According to a chart in the Japanese Maritime Self-Defense Force (JMSDF) Museum in Kure, Hiroshima Prefecture, Japan, the U.S. military placed a total of 10,703 naval mines in Japanese waters during World War Two, of which 4,157 were disposed of during the war and 6,249 have been disposed of since the war ended. As of 17 May 2015, 297 American naval mines from World War Two remain unaccounted for. On that date a mine was discovered and disposed of in the eastern entrance to the busy Shimonoseki Straits between Kyushu and Honshu.
A record of recent mine disposal results lists the following.
- 2008 – 3 mines – off Sanuki City on the Inland Sea; off Kasaoka City on the Inland Sea; and on the Moji side of the Shimonoseki Straits
- 2009 – 2 mines – one on each side of the Shimonoseki Straits
- 2010 – 1 mine – off Uruma City in Okinawa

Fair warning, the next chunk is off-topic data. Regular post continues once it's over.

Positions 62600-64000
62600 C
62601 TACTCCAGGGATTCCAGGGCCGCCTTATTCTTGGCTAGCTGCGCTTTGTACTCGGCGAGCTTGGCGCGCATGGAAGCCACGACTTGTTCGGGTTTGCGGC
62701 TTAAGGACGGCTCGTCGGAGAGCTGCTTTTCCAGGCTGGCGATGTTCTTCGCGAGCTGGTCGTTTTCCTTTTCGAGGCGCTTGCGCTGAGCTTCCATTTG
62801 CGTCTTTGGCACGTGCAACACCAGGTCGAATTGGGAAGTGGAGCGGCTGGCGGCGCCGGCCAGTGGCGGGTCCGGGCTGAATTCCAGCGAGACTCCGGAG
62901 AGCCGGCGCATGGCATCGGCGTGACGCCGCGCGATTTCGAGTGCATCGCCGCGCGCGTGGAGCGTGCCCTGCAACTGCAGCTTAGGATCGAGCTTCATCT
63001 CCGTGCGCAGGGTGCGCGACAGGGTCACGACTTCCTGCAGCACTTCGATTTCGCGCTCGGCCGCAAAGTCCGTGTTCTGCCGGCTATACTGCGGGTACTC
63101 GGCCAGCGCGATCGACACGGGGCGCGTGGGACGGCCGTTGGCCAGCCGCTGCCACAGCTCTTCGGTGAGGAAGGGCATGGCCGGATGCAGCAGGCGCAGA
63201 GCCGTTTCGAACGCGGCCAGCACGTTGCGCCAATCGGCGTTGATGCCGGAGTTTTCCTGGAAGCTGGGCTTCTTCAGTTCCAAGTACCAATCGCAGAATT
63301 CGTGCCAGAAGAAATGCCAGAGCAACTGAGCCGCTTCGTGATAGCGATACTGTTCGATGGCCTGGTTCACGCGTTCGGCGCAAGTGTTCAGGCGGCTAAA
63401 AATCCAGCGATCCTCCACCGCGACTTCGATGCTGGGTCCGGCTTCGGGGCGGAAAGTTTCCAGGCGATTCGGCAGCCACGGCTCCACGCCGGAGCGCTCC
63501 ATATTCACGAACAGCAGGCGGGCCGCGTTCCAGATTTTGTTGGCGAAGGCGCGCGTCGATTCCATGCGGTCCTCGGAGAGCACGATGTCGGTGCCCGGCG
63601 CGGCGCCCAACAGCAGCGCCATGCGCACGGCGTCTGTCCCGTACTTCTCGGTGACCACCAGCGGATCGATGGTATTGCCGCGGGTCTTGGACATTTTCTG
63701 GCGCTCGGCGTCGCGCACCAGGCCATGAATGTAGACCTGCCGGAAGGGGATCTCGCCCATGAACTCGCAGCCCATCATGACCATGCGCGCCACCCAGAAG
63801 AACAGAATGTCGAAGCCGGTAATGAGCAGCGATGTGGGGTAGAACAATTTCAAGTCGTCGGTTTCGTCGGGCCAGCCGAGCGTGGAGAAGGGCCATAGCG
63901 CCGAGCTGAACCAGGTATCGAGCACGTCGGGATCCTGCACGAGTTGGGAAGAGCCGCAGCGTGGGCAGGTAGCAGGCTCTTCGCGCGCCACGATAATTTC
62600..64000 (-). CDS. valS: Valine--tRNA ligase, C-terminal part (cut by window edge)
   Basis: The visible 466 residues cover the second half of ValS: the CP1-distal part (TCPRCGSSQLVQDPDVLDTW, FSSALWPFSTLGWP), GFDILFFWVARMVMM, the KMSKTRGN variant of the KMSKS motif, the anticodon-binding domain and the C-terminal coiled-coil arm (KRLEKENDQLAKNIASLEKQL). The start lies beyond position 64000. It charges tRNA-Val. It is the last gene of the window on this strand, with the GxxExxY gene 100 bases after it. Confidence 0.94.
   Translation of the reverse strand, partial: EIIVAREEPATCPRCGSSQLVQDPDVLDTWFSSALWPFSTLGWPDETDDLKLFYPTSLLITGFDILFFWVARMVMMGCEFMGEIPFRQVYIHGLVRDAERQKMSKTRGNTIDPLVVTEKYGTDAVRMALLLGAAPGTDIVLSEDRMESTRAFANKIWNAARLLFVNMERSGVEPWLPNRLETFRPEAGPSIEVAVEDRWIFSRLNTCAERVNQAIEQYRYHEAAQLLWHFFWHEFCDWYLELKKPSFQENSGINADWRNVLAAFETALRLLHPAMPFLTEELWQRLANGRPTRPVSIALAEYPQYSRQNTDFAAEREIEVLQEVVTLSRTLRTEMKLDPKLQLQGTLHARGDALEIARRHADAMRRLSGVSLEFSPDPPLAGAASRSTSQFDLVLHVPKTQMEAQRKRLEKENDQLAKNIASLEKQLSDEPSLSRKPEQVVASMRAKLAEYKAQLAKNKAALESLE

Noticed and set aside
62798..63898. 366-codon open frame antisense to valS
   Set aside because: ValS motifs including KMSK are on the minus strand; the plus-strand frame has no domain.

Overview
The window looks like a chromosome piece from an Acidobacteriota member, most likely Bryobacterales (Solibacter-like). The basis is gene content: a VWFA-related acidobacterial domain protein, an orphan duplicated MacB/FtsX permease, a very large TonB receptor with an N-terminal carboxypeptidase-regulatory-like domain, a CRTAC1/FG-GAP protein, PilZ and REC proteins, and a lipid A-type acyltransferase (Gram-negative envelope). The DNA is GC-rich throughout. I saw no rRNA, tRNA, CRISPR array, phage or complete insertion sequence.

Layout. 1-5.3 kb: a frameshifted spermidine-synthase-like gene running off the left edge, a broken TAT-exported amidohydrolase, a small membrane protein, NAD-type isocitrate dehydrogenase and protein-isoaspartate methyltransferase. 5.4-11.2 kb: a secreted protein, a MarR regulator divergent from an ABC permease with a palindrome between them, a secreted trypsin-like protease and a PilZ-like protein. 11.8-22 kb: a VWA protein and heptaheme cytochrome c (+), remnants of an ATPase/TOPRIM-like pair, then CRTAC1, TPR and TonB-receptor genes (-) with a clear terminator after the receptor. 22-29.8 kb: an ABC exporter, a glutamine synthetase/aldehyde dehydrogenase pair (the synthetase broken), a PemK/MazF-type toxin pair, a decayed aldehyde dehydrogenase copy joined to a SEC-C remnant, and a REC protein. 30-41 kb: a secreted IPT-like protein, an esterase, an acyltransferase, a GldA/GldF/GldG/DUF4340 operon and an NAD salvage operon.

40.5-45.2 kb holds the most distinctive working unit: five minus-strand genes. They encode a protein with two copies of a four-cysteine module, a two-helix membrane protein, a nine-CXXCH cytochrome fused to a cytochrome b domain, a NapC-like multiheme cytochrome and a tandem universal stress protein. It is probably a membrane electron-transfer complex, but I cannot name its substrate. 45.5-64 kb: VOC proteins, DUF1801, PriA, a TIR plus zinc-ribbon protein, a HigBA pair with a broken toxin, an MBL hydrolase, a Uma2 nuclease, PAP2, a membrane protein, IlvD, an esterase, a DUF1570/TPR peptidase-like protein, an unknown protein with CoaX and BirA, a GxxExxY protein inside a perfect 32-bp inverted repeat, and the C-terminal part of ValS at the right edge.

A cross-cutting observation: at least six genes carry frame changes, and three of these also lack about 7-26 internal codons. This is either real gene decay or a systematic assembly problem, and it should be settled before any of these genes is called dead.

- 2011 – 3 mines – at Port Island, Kobe; off Kanda Port near Kitakyushu Airport; south of Manjushima, Shimonoseki
- 2012 – 0 mines
- 2013 – 1 mine – Shimonoseki Straits, off Wakamatsu
- 2014 – 1 mine – Shimonoseki Straits, off Shimonoseki
- 2015 – 1 mine – Shimonoseki Straits, eastern entrance
Mine disposal efforts continue to this day.
According to a display map, Japan itself laid 55,347 mines to defend its perimeter: 15,474 along the Tokai and southwestern island chain, 14,927 in the northern Honshu and Shikoku regions, 10,012 along the coast of Kyushu, 7,640 along the south coast of Korea and across the Yellow Sea, and 7,294 around Taiwan. The same map shows that the U.S. laid most of its naval mines in the Inland Sea and along the Japan Sea coast (to destroy economic supply routes).
The museum focused almost entirely on the JMSDF’s minesweeping and submarine capabilities. The Japanese Navy’s significant contribution to minesweeping off Korea during the Korean War was a major factor in its getting back into the good graces of the U.S. military, resulting in the U.S.-Japan Security Treaty signed in 1952 and amended in 1960.